$800K Lawsuit: Econet Wireless Sued for 'Stealing Business Concept'

Harare - It seems Econet Wireless is now spending more time engaged in court battles. 

Years after a grueling battle to obtain an operating licence for his mobile business, the Strive Masiyiwa entity is facing another battle for television license, under Kwese TV.

Back then, Masiyiwa appealed to the Constitutional Court of Zimbabwe, on the basis that the refusal constituted a violation of 'freedom of expression'. The Zimbabwean court ruled in his favour after a five-year legal battle, which took him to the brink of bankruptcy.

The ruling, which led to the removal of the state monopoly in telecommunications, is regarded as one of the key milestones in opening the African telecommunications sector to private capital. The company's first cellphone subscriber was connected to the new network in 1998.

And that is not all.
Econet Wireless in Another Court Battle 

Now, a local businessman, Ignatius Munengwa, has sued, Econet Wireless (Private) Ltd demanding $870 375 damages for alleged theft of his panic button business concept by the mobile telecommunications provider.

Munengwa last week issued the summons through his firm M-Comm Africa (Private) Ltd, and Econet Wireless is yet to enter an appearance to defend notice.

In his declaration, Munengwa said sometime in 2011, he conceived an innovative service whereby mobile phone subscribers would use their phones as a panic button in the event of a security breach.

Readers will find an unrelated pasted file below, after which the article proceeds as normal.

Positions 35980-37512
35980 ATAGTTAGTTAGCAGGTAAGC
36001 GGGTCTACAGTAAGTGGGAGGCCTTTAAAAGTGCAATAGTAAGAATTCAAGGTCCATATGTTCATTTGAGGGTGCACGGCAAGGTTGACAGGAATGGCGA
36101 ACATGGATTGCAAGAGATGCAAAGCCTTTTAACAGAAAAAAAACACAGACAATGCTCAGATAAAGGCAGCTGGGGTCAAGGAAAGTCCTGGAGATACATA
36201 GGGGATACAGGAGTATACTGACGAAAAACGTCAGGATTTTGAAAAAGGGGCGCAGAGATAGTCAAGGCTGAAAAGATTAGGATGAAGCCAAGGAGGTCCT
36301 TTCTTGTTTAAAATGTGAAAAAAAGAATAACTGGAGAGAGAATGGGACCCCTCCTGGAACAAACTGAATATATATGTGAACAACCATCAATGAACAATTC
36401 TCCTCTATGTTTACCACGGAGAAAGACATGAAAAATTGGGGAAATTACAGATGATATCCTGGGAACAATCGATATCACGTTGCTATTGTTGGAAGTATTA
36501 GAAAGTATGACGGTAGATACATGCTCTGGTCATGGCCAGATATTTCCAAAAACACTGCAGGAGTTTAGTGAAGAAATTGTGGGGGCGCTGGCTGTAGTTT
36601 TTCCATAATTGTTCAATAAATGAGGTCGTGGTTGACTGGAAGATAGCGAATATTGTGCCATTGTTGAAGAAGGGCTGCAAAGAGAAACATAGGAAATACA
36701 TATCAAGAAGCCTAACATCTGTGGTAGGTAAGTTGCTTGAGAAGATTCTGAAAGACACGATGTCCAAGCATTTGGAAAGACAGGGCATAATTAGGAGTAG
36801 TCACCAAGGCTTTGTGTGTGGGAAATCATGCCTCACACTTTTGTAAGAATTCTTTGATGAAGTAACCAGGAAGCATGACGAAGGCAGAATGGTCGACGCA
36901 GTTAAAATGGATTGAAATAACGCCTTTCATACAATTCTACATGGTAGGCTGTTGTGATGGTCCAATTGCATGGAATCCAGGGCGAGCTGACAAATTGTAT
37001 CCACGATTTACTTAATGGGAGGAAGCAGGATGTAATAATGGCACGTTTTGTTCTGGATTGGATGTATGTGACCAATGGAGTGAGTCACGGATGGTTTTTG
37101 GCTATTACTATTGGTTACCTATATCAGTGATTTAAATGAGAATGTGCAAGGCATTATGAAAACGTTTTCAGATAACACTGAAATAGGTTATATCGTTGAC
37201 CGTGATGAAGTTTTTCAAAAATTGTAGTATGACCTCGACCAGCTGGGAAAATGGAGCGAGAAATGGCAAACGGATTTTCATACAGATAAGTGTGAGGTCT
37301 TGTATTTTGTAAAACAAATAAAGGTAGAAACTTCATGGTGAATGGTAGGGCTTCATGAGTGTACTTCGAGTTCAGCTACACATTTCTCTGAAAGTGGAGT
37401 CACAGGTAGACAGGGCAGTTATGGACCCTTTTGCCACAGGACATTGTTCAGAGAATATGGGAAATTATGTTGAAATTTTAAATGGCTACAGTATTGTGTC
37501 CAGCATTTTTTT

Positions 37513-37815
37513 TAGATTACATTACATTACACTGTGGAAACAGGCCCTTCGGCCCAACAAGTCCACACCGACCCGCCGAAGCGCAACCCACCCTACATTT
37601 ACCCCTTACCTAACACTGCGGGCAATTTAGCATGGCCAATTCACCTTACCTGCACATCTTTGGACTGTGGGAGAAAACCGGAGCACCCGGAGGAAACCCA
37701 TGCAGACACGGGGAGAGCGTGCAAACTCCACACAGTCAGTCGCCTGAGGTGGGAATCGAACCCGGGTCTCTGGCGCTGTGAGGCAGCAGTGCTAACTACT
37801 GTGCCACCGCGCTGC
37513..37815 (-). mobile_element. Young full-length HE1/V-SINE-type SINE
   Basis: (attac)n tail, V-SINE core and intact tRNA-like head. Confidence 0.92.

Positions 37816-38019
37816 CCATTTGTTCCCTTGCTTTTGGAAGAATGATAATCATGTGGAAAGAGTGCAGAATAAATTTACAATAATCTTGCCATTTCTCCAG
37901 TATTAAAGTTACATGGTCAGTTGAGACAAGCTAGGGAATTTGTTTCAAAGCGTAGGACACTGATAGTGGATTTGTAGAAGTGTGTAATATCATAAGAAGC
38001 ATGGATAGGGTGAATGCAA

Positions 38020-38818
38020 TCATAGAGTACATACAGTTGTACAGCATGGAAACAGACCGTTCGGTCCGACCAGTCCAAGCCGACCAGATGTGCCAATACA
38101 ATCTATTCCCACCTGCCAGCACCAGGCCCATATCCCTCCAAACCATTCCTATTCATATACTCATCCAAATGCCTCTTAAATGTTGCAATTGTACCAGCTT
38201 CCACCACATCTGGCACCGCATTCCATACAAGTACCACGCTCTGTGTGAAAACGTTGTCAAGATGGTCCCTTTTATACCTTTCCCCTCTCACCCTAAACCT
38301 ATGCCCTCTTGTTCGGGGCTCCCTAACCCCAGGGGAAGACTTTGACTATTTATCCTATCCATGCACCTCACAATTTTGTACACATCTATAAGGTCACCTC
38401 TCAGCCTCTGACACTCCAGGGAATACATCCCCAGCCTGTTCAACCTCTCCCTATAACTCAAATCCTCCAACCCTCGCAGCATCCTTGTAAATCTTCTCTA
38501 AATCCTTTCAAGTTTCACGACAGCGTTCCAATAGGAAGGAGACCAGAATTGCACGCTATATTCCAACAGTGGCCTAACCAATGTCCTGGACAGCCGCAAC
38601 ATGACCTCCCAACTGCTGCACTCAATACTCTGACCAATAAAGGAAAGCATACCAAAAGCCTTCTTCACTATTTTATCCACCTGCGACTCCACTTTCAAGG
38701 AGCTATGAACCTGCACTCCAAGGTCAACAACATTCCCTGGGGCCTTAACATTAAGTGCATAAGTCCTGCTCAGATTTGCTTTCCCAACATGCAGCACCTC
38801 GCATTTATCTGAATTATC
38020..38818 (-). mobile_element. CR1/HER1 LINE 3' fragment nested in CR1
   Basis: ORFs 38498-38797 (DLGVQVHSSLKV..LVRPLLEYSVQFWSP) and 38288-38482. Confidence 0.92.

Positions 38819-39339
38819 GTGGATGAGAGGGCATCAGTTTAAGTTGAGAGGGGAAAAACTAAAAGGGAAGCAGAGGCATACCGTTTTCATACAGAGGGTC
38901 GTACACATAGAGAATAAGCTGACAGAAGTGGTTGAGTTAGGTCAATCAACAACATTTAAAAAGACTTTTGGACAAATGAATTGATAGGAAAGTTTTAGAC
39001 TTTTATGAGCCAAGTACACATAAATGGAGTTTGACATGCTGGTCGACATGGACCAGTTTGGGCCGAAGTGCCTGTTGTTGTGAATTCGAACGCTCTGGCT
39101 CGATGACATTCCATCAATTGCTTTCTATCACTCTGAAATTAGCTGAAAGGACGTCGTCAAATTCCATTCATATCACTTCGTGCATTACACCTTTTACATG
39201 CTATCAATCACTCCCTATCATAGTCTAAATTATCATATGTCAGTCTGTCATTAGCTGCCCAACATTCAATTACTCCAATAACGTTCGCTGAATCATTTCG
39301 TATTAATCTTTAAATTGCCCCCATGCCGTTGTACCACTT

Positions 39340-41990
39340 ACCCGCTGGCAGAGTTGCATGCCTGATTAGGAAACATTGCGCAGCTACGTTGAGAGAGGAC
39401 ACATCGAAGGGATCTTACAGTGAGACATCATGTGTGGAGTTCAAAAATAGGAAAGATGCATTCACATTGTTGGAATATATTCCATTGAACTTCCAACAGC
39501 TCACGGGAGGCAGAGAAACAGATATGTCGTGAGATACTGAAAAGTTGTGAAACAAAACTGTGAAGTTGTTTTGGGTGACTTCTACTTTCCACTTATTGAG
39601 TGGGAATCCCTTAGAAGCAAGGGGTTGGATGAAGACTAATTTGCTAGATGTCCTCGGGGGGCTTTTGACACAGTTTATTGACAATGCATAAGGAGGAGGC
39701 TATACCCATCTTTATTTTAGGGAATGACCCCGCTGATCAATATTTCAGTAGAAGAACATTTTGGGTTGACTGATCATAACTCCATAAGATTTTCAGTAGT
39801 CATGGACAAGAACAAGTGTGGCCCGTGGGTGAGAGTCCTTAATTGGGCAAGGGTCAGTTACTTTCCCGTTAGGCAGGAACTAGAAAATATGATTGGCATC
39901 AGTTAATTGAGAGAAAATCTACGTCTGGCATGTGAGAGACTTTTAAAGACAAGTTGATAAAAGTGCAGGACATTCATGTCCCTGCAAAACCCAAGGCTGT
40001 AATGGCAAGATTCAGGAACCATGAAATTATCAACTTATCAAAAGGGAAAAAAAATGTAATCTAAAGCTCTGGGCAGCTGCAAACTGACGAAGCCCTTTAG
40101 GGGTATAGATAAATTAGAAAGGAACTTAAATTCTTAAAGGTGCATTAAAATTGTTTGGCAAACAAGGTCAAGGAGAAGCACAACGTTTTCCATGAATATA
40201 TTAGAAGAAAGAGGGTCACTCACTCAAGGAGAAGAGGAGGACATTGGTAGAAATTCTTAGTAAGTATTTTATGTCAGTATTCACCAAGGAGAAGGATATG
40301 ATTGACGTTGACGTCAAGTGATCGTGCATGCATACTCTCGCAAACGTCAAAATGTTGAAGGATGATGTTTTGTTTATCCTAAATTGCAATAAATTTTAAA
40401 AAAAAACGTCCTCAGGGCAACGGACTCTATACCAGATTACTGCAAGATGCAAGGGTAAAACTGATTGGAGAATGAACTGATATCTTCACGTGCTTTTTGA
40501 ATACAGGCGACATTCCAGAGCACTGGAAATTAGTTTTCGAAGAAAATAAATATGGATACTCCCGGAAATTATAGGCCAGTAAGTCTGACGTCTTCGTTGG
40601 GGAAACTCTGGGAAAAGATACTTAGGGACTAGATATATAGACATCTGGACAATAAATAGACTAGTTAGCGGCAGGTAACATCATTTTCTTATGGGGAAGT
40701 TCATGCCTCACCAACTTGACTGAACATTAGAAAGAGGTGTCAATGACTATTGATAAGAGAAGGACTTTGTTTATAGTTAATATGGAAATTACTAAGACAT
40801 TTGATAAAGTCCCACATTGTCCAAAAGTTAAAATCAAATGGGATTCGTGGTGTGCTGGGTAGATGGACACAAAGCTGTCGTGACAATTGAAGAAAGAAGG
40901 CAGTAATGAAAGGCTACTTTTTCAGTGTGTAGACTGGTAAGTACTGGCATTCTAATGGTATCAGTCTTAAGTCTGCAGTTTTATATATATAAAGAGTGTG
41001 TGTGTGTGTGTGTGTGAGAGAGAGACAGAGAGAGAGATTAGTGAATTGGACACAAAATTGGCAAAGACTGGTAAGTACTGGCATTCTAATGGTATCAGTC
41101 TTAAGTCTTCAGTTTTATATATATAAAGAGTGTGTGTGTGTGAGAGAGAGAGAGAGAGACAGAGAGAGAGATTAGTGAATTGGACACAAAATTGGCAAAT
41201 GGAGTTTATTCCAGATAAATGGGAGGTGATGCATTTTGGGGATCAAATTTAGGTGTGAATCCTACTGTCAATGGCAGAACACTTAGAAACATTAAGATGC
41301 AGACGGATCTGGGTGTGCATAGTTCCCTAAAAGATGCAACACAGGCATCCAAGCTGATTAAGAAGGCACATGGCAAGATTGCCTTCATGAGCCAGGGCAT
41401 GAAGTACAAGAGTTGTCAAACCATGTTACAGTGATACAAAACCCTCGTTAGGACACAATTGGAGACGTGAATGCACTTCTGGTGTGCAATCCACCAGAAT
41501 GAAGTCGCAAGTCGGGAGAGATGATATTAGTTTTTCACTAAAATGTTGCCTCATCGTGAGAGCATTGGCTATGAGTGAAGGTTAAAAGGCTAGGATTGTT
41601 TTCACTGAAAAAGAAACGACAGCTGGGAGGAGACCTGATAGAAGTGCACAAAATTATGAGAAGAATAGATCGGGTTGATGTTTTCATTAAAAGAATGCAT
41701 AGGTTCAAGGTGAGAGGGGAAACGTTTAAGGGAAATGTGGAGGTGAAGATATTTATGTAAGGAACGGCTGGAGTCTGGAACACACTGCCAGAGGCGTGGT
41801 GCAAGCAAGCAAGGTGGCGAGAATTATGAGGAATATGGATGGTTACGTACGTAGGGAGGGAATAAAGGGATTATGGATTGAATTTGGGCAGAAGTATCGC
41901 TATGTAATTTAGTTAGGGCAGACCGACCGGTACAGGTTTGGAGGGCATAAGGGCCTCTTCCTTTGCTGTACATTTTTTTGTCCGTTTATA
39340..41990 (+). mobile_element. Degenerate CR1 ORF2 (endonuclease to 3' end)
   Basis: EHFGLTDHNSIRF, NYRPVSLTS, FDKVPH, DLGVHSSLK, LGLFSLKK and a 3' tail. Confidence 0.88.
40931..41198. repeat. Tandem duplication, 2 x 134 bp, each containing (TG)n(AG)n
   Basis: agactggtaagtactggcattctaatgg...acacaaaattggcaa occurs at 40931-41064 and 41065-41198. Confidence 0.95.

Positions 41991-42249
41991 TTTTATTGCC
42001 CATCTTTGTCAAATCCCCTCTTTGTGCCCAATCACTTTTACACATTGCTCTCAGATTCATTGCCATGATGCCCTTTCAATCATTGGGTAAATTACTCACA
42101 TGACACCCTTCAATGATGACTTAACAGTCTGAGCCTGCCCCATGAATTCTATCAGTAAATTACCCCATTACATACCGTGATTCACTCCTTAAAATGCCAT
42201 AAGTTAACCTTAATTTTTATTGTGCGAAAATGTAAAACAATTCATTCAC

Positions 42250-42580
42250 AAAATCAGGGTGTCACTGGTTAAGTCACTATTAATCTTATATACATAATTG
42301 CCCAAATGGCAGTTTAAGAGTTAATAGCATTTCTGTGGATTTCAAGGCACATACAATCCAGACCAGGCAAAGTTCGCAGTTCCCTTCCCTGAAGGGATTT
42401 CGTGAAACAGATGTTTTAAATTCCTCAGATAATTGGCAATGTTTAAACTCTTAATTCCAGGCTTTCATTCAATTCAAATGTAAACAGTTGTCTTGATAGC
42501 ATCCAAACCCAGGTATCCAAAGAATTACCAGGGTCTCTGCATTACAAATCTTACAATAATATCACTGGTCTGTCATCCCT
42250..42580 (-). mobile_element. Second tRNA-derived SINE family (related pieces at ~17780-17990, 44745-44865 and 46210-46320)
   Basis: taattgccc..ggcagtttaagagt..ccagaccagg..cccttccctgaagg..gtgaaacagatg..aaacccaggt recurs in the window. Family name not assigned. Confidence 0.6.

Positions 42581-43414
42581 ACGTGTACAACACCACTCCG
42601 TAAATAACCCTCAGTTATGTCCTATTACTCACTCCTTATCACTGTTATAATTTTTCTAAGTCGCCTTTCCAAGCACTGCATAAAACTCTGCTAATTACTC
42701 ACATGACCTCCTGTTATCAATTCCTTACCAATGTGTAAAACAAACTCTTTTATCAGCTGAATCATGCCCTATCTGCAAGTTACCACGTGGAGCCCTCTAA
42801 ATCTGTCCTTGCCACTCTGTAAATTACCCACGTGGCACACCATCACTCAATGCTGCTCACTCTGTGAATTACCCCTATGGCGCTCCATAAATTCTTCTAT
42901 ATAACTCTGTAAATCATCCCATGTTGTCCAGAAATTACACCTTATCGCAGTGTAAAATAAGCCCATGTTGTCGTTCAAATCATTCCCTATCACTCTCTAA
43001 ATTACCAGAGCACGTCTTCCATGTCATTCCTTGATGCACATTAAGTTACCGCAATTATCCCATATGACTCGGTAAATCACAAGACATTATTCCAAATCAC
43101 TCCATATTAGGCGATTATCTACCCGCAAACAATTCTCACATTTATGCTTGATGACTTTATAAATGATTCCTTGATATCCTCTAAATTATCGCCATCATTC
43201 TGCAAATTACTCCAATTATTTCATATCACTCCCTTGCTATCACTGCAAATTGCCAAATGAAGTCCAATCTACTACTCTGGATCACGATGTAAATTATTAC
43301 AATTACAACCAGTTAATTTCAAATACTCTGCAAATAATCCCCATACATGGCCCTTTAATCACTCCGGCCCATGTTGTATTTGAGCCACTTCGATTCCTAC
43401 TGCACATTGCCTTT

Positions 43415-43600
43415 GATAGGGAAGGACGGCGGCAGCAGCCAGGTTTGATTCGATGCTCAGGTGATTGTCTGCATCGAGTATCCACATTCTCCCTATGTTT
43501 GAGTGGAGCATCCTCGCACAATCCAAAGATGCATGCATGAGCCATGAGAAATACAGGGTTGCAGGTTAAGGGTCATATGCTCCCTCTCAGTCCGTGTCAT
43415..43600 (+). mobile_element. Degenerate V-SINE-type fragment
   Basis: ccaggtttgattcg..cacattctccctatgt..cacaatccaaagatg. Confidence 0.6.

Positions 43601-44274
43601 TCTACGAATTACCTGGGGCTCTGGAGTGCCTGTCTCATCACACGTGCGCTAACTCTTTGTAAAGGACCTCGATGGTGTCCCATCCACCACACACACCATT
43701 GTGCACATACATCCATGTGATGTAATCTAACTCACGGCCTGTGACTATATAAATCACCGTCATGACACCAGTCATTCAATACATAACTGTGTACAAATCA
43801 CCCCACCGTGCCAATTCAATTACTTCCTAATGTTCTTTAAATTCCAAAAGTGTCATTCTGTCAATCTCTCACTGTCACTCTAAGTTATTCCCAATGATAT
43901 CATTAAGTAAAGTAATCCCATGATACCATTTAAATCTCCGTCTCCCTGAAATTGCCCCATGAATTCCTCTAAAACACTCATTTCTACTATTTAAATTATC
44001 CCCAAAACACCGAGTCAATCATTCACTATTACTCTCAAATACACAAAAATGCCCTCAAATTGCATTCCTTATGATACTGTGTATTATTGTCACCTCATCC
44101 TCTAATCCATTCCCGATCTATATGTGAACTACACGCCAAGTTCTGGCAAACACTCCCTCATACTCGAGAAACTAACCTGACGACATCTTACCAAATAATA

On October 18, 2011, the businessman said he then approached Econet Wireless to collaborate with his firm on the launch of his innovative service whereupon he exchanged emails with Econet’s high-ranking officials namely Fungayi Mandivheyi, Francis Mwale and Darlington Mandivenga.

“The parties [Munengwa and Econet top brass] reached an oral agreement in terms of which the plaintiff [Munengwa] would disclose the full details of the panic button service to the defendant [Econet Wireless] and in the event that the project was implemented jointly, the parties would share the proceeds on a 60:40 ratio...

However, there were disagreements.

“… the parties later were in discussion from 2012 to 2014 and a lot of plaintiff’s proprietary information was disclosed to defendant. In breach of the oral agreement to jointly work on the project, the defendant proceeded to launch its connected home service, incorporating the panic button service in 2015 without the consent or authority of the plaintiff,” he said.

Further and alternatively, Munengwa said Mwale and Mandivenga allegedly induced him to disclose the full scope and functionality of his innovation by sending him Econet’s standard non-disclosure agreement for signature and submission on the pretext that they would also sign the same.

“Plaintiff acted in the belief that defendant was bound by the non-disclosure agreement and that defendant would not circumvent plaintiff in the implementation of the project. The defendant, after inducing the disclosure by the plaintiff, further misrepresented through its chief commercial officer....,” Munengwa said.

He added that he was financially prejudiced.

“Defendant then dishonestly and with intent to prejudice the plaintiff went on to incorporate the panic button innovation in its connected home service which it launched in 2015. The fraudulent incorporation of plaintiff’s innovation in defendant’s service caused the plaintiff to suffer

“$870 375 financial prejudices because the innovation had a commercial value, and defendant had, through one Brighton from the finance team, accepted the financial projections tendered by plaintiff.,” Munengwa said. - Online Sources

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